GLOBAL meat processor JBS says the company’s diversification into different regions and animal proteins will play strong dividends, as the US faces a reduction in beef production due to the effects of drought, and higher inflation sets in in some parts of the world.
Delivering an investor briefing last week after presenting its third quarter financials for the period ended 30 September (see results below), JBS global chief executive Gilberto Tomazoni stressed the importance of the company’s global diversification strategy.
“JBS is not just beef in US – in US we have chicken, we have pork, we have value-added (prepared) foods. We have a strong presence in Australia in beef and lamb, salmon and pork, we have presence in Brazil and we have presence in Europe,” he told analysts.
“I think JBS has a diversified platform that is practically unmatched globally and this allowed us to navigate in these different cycles, the natural cycles of our business and the global economy,” he said.
“I believe that the market (investors) still have not recognised this as a huge competitive advantage that JBS has, because it means we can neutralise one cycle with another, one geography with another, or one protein with another.”
During periods of market stress it would be shown how important this was, Mr Tomazoni said.
In posting its third quarter results last week, JBS’s overall business recorded its highest net revenue in history at R$98.9 billion (Brazilian Real), and annualised revenue close to R$400 billion, making it the largest food company in the world in terms of revenue.
Australian busines performance
In its Australian business (being reported separately from the US beef division for the first time this year), JBS reported net revenue last quarter of US$1.7 billion, an increase of 19pc compared to the same time last year. Adjusted EBITDA for Australian operations was US$59m, down 49pc. EBITDA was pressured due to higher Australian cattle prices, which remained at very high levels, driven by the long rainy season, and reducing availability, investors were told.
Note that these Australian figures cover the company’s entire Australian operations, including beef, lamb, pork, Huon salmon, value-adding and smallgoods (Primo).
Sales in the Australian domestic market represented 41pc of total Australian revenue in the July-September quarter, 26pc higher than last year, driven by the additions of Huon salmon and Rivalea pork, both of which have a strong focus on the domestic market.
Recovery in demand in the retail and food service channels post COVID was another reason for strong Australian domestic sales, the company said.
In the export market, JBS Australia’s net revenue increased 15pc compared with the third quarter of 2021, explained by higher average meat prices. The beef component of the Australian business had net revenue increase by 24pc versus last year, driven by a 26pc increase in prices. Beef sales to the domestic market rose by 29pc with exports going up by 23pc compared to last year, says JBS.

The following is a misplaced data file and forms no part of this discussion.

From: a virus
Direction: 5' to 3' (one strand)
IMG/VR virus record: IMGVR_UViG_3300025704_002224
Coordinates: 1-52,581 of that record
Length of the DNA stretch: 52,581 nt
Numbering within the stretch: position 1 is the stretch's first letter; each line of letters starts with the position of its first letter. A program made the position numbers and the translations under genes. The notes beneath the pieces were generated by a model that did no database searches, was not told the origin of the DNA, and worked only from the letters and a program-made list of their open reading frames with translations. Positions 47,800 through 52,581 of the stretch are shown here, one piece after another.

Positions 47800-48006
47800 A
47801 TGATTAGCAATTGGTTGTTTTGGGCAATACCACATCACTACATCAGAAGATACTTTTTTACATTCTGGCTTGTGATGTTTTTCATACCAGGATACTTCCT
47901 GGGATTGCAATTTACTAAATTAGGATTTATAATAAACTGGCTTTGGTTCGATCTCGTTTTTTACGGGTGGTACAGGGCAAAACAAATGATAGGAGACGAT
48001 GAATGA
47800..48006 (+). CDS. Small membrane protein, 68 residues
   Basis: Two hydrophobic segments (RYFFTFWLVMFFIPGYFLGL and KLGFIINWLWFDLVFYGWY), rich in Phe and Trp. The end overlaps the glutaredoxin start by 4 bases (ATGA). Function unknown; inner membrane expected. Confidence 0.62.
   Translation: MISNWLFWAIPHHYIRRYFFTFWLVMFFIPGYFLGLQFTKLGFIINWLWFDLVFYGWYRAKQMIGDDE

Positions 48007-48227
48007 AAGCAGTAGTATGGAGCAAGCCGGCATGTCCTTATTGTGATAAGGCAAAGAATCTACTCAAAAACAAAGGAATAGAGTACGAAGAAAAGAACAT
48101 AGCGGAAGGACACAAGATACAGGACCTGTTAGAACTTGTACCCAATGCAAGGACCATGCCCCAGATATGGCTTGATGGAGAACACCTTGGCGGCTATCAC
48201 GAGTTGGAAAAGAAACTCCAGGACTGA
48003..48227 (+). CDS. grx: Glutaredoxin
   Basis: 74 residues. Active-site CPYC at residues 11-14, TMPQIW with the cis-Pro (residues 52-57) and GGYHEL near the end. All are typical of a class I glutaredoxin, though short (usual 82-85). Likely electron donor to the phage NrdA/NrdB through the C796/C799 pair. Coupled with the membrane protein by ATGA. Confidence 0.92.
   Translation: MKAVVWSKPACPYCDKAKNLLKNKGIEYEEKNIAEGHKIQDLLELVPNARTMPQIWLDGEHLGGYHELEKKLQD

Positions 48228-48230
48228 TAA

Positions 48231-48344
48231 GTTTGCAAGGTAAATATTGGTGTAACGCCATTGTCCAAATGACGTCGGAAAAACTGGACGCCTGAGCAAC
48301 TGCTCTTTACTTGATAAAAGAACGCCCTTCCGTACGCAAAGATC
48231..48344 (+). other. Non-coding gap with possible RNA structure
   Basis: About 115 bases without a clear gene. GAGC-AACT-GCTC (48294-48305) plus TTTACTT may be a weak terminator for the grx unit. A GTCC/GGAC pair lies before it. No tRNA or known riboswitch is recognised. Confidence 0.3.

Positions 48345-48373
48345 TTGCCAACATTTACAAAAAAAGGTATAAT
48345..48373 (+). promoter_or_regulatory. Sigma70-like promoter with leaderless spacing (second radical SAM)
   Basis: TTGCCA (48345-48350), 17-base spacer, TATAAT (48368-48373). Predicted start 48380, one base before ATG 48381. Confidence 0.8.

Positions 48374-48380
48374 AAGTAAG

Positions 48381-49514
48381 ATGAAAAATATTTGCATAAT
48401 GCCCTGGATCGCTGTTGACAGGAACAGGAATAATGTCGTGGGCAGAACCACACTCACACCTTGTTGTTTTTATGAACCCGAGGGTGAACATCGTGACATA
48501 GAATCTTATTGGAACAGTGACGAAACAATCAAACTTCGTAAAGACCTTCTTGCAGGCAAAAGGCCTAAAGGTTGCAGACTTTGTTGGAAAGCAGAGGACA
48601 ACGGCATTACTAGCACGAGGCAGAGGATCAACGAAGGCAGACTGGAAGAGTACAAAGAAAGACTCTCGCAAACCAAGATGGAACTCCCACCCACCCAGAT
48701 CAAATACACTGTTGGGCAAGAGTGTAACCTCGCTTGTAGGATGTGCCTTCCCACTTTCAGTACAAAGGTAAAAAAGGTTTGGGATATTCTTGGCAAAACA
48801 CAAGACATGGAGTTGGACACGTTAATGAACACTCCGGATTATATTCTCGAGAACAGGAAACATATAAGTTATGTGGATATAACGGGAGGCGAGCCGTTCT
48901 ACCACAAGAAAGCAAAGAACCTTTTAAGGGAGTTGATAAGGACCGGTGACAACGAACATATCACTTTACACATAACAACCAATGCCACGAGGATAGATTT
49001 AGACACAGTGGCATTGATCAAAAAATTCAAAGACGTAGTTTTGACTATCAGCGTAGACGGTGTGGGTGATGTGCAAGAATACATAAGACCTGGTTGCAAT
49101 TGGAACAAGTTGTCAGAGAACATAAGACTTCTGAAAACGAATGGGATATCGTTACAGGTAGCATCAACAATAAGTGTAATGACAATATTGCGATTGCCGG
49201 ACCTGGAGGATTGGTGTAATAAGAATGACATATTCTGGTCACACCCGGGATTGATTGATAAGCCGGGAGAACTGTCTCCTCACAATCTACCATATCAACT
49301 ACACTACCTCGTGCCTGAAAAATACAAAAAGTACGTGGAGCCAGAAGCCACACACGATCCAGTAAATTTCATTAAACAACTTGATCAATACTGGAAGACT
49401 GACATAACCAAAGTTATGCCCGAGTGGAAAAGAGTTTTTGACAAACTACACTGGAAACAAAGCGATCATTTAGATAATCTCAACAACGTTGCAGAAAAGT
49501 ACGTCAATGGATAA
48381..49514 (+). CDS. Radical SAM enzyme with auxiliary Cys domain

The company also cited the lack of availability of labour, impacting Australian beef plants’ capacity to operate at optimum levels.
In its US beef operations, JBS recorded a large profit drop, with a 73pc year-on-year decline in EBITDA of US$403.1m. Net revenue was $5.55 billion, down 5.2pc from last year. Beef margins in in the quarter faced a year-on-year impact given the acceleration of expected changes in market conditions, JBS said.
Cattle on feed numbers released by USDA and placements into feedyards showed plenty of cattle availability in the short term, but they already point to a large US herd reduction in the near future.
Mr Tomazoni described the US beef business as returning to a ‘normalised margin’ next year, after reaching historic highs in 2021. He said this movement was widely anticipated in the market.
Speaking more broadly about the global company’s performance, Mr Tomazoni said, “We are experiencing a period of rising costs, including electricity and other energy, grain, and other inputs causing increases in inflation in several countries, impacting our cost structure and the consumer behaviour – especially in Europe.”
Several analysts asked about outlook for next year, particularly in the US beef operations hard-hit by drought this year
US division CEO Wesley Batista said the company saw US beef margins coming back to normal levels next year, which was “around mid-single digits.”
“This will highlight this change in cycles that we we’re seeing,” he said.
Analysts also asked about progress in JBS’s plans to list on the New York Stock Exchange. JBS is currently listed in Brazil only.
“The listing is our main priority,” Mr Tomazoni said. “We continue to work on the process and are looking for the best structure that unlocks great value for shareholders. And we are not talking about the market conditions – that is not a variable that is being considered, because it will not be an IPO, it will be a listing, and we have done some work in this direction.”
“We keep working – it’s not a question of if, but when we will list. But for sure we keep it as a priority,” he said.